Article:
kernel, a specter of the holy penguin appeared before me, and said
"It is Good. It is Bugfree".
As if wanting to re-assure me that yes, it really =was= the holy
penguin, it finally added "Do you have any Herring?" before fading
out in a puff of holy penguin-smoke. Only a faint whiff of rancid
fish remains as I type in these words..
In short, not only are most of Alan's patches integrated, I have it
on higher authority that the result is perfect.
So if it doesn't compile for you, you must be doing something
-- Linus Torvalds' announcement of the 2.4.0-test2
The kernel.org FTP/web site and its mirrors begin hosting cryptographic
software which is seen as a significant next step towards including
cryptographic code in the Linux kernel. This policy is the result of the
recent change (effective January 14) in U.S. export regulations.
In May the point that 2.4 remains a distant goal is reinforced when
Alexander Viro posts a list
of changes which will go into the 2.3 directory cache with a
warning to anybody who maintains a filesystem that is not part of the
standard kernel tree: talk to him soon or watch your code break.
Ted Ts'o steps forward
to become the new 2.4 status list maintainer in July.
September, Linus Torvalds declares that there are no major known
bugs in the 2.4.0-test kernel series. He decrees that only patches
which fix a critical problem will be accepted. "So when you send me
a patch, either bug Ted to mark the issue as 'critical' first, or pay me
money. It's that easy." Some hackers decide that bribing TODO list maintainer
Ted Ts'o with exotic liquor is a better way to go.
The fact that I've held on to 2.4.x for too long, mostly due to
the VM problems, really doesn't help. That just makes me _less_
likely to be careful. Especially when the last known VM problem
was fixed (ie the Oracle highmem deadlock), I had a very strong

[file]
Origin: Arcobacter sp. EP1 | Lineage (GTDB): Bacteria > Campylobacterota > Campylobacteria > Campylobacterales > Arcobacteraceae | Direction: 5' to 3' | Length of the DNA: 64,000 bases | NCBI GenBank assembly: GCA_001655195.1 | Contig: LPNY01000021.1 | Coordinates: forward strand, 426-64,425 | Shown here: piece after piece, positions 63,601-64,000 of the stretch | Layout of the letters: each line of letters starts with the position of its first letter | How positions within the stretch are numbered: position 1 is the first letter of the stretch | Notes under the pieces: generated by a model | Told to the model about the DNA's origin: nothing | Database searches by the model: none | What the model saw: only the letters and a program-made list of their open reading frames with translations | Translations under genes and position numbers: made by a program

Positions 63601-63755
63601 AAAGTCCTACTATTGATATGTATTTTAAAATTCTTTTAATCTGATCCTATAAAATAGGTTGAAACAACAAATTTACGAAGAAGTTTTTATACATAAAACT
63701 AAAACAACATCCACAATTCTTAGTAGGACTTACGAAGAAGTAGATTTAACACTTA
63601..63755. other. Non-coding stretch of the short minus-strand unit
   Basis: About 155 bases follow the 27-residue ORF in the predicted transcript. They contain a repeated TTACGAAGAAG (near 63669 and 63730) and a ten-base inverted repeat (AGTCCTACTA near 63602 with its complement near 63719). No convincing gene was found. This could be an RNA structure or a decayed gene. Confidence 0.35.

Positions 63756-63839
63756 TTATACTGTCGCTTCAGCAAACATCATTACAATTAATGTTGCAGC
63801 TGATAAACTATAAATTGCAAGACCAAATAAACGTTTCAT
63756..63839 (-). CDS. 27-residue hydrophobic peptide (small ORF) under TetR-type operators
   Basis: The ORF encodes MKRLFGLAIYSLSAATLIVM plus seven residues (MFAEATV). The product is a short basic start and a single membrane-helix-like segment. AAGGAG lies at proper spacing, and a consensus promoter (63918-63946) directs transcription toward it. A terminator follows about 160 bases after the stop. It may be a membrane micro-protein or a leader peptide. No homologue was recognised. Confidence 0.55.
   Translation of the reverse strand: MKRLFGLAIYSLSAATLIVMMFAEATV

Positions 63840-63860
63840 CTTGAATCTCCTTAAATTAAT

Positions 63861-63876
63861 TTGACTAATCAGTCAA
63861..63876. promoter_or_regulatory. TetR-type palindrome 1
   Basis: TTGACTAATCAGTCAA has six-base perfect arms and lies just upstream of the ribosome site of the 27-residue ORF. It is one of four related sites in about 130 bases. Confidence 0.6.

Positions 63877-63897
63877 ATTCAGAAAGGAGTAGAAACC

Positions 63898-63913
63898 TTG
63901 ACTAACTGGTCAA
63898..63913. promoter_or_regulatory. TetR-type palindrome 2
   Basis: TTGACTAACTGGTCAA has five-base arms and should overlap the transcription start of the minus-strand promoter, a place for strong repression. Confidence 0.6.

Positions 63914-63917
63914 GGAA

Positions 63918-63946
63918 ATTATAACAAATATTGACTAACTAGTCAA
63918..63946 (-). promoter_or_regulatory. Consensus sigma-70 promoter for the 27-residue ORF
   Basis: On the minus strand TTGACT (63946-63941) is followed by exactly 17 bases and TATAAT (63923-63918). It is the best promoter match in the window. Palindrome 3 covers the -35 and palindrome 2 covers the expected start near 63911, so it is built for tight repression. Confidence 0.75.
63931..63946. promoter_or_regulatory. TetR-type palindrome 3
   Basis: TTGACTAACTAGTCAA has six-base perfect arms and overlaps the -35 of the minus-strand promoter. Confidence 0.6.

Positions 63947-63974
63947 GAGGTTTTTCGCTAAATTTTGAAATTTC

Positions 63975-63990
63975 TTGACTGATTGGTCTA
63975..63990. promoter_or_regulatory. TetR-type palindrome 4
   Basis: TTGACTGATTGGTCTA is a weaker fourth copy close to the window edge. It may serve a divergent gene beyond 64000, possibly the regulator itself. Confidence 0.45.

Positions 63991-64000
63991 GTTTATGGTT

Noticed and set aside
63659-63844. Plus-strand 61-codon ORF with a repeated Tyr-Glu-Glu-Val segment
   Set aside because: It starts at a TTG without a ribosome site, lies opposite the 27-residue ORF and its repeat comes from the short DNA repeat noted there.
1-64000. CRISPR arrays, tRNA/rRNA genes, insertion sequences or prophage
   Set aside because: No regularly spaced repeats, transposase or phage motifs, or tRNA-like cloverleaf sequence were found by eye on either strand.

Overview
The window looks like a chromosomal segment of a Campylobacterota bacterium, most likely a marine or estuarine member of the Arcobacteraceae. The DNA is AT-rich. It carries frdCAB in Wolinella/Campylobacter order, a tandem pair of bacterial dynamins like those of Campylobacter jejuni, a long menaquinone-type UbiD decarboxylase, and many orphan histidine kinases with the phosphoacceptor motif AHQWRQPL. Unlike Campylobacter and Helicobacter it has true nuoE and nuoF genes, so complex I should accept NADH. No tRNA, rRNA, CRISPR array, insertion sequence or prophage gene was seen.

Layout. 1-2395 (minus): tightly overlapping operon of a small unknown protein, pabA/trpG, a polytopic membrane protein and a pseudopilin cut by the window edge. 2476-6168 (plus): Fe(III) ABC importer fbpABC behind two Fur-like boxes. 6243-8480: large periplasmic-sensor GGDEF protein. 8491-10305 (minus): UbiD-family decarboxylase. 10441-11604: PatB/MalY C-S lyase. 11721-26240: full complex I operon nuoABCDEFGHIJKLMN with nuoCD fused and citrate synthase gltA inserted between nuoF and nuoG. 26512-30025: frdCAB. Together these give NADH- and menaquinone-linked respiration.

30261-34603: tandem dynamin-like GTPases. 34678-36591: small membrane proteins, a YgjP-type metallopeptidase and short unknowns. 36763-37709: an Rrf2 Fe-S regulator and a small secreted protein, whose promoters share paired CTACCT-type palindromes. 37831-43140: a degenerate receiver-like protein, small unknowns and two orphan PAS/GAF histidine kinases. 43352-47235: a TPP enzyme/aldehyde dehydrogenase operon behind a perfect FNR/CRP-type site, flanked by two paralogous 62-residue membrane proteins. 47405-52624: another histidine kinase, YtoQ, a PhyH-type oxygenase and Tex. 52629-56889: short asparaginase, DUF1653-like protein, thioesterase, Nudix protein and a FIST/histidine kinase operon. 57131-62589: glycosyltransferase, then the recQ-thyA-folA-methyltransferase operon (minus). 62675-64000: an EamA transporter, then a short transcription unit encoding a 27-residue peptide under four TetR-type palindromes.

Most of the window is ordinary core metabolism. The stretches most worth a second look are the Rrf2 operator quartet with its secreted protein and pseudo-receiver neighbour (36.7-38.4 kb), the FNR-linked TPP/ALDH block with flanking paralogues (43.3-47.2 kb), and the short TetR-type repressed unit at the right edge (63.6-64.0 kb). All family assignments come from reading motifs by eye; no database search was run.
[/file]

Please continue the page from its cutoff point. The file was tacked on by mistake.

urge to just "get the d*mn thing out to Marcelo".
-- Linus on the
The Linux Kernel in 2001
- The long-awaited 2.4.0 kernel is released on January 4. (announcement).
- Linus merges ReiserFS into 2.4.1, despite a statement that only
serious bug fixes will be accepted.
- Linus says that the 2.5 kernel will open up "in a week or two" (June posting).
- Stable kernel 2.4.10 is released in September, with a completely
new virtual memory implementation. Much complaining follows, but the
new code stabilizes quickly.
- Marcelo Tosatti is named as the maintainer of the 2.4 kernel in
November, just prior to the 2.5.0 release.
- The 2.5.0 kernel is released, complete with a filesystem
corruption bug (which also affects 2.4.15).
This is completely unprecedented. A company launching and
aggressive marketing campaign for a product that it has no claim
over and for which it cannot obtain even one cent in direct
-- IT-Director on
IBM's "Peace, Love, and Linux" ad campaign takes off in March and by
April the company is in trouble over its "Peace, Love, and Linux" graffiti
in several cities.
There are over 2300 commercial Linux applications, according to a
press release from IBM.
The Caldera/SCO deal completes in May leaving Caldera the owner of
UnixWare and OpenServer.
Sony's Playstation Linux kit sells out in eight minutes depite a
doubling of the available stock.
Linux contains over $1 billion worth of software according to this
June study by David A. Wheeler.
The GNU Compiler Collection (gcc) 3.0 is released (announcement).
VA Linux Systems exits the hardware business, choosing to
concentrate on SourceForge instead (announcement).
The company also lays off 150 people.
The Linux Standard Base specification v1.0 is released (July announcement).
The one-billionth second since the beginning of the Unix epoch
passes on September 9.
- July: Dmitry Sklyarov is arrested in Las Vegas after Adobe
complains about the Advanced eBook Processor.
- Adobe backs down and calls for Dmitry Sklyarov to be free.
Too little, too late.
- August: Dmitry Sklyarov is released on bail, but confined
to northern California.
- September: Dmitry Sklyarov is charged with DMCA violations and
conspiracy; the potential penalties add up to 25 years in prison;
he pleads "not guilty".
Yet Mr. Sklyarov still languishes in jail, puzzled, no doubt,
about how a free society can jail someone for writing code that
was legal where written, just because he comes to the United
States and gives a report on encryption weaknesses.
Lessig in the New York Times.
- October: The 2.2.20 changelog is censored due to Alan Cox's
fear of DMCA problems if he documents security fixes (changelog).
- November: Dmitry Sklyarov announces a defense based on
constitutional challenges to the DMCA, based on free speech and
- December: Charges against Dmitry Sklyarov are dropped
conditional on one year of good behavior and testimony in the ElcomSoft